Knowing me, Knowing You: understanding the “A-word" (and it’s not “Abba”)
“The challenging point is that knowing oneself as an Anglican does not come automatically, depending on your definition of ‘knowing’. For many of us, we have a feeling of what being an Anglican is. Ask a group of Anglicans ‘What is Anglican?’ after church one morning and you’ll receive a varied collection of answers,” says Jonathan Sargeant from St Francis College
St Augustine of Hippo is reputed to have said, “Believe in order to understand and understand in order to believe.” A key idea for Anglicans is this – understanding our faith better helps us to live flourishing lives as Christians, participate in God’s mission and serve Christ. In other words, understanding who we are, what we believe and how we live out that belief is a crucial part of being a comprehensive Anglican in the 21st century.
The challenging point is that knowing oneself as an Anglican does not come automatically, depending on your definition of “knowing”. For many of us, we have a feeling of what being an Anglican is. Ask a group of Anglicans “What is Anglican?” after church one morning and you’ll receive a varied collection of answers, drawing on the meaning of the word itself, some historical stuff about Henry VIII, the presence of priests and bishops and much more.
In practice this means that when we experience and participate in worship, for example, we know what Anglican worship is. If we wondered into a different church, we might even get a feeling rather quickly that tells us we are experiencing something from another tradition!
The well-known Latin saying Lex orandi, lex credendi, goes some way to explaining this. One translation of this maxim is that “the law of what is prayed [is] the law of what is believed”. Therefore, the phrase is often interpreted as meaning that you can tell what someone believes by observing how they worship. The phrase sometimes has the addition, lex vivendi, to make the translation “the law of what is prayed [is] what is believed [is] the law of what is lived“. Therefore, one might be able to determine what people believe by looking at how they worship, and this will be expressed by how they live.
So some examination and exploration might help people who have a feeling of what Anglicanism is get to grips with the actual foundational ideas. The next question would be to determine what shape this exploration would take. What should the boundaries be? The fact that very varied answers arise in our answers to the post-worship question back in the second paragraph suggests those boundaries might be wide as well. Examining worship, its styles, words, and form in our Prayer Book would be crucial as our Latin exercise above suggests.
There’s history too. A little digging points to a distinctive church in England many centuries before Henry VIII was born. The traditions of Celtic Christianity, churches named after St Alban, the first recorded British Christian Martyr in the 3rd or 4th century and even the presence of St Augustine of Canterbury in the 6th century all point to a distinctive church in England long before Henry had his marital difficulties. So, sure, history would be important.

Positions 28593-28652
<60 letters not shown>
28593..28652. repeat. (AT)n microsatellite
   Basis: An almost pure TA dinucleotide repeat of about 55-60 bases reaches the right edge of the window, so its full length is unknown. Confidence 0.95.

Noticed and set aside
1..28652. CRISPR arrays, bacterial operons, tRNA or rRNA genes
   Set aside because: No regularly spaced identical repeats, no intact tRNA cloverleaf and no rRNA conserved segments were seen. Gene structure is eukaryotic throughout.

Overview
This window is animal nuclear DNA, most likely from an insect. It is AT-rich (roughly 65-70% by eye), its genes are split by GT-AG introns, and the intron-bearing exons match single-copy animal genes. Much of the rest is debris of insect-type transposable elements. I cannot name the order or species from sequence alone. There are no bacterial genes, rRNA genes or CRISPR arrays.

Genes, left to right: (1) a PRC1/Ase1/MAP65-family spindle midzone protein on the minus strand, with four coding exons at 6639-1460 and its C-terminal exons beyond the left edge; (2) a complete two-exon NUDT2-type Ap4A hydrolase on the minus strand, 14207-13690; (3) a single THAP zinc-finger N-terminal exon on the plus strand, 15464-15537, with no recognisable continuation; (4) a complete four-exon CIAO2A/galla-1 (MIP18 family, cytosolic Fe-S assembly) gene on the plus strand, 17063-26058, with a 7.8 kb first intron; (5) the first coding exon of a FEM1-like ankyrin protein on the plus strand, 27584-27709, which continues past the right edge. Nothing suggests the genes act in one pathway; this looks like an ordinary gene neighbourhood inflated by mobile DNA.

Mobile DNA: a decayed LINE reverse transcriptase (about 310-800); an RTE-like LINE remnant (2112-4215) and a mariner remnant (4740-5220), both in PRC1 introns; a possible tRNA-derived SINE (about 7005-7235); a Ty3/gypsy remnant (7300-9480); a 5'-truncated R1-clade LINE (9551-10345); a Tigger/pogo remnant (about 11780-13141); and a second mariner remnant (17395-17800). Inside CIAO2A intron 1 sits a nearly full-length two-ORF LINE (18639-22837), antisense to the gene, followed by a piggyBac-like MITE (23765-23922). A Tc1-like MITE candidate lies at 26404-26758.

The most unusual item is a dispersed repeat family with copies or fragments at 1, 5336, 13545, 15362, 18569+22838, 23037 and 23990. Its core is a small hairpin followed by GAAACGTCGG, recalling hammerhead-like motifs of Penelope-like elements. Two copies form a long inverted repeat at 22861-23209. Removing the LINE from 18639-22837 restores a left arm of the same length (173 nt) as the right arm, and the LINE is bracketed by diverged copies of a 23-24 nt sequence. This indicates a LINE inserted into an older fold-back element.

We’d need to look at how we organise ourselves, both geographically with dioceses, parishes and provinces, and also amongst our people, with bishops, priests and deacons and the laity rounding things off there. Add to this the nature of our legal system, with canon laws determined by our Synod and you’d start to get a distinctive sense of Anglicanism.
Underpinning all of this is our faith itself, grounded in the love of God whom we know through Jesus Christ and see in our Scriptures. That should be the place to begin! Of note is the very Anglican way we balance our starting point in Scripture with what we have come to know through our Church tradition and a lens provided by common sense and reason. Sometimes the metaphor of a three-legged stool is used with a leg each for Scripture, tradition and reason. The delicate, composed dance of those three ideas is what we sometimes call the Via Media, the Middle Way, as each informs and regulates the others.
The shape of our aims in mission are also key Anglican indicators. The “Marks of Mission”, as we call them are a particularly Anglican list of just what the Church is trying to do in our local communities, and nationally and internationally as well. Even our art and architecture are worth exploring, giving us clues about a faith that values investigations into the imagination as ways of being God’s people to ourselves, others and the world.
In the end, the stories of Anglicans like you and me would be crucial to rounding out our explorations of what it is to be Anglican. The lived experience of those who have come to appreciate serving in our Anglican schools, early learning centres, ministries and caring agencies, such as Anglicare, would inform this.
It should come as no surprise that the realms of Anglican things listed here are the foundational pieces of the Anglican Identity short course, created by the FormEdFaith team at St Francis College. That program, comprising of eight short online videos, a workbook and other digital resources, is freely available to individuals and groups wanting to understand their faith a bit better.
There are various ways to get a sense of just what our faith is all about, and the Anglican Identity course might be a helpful place to start!
Editor’s note: The Anglican Identity short course will be officially launched at St Francis College on 16 February at 4.30pm in Lecture Room 1. For more information or for free tickets visit the Eventbrite page.Jump to next article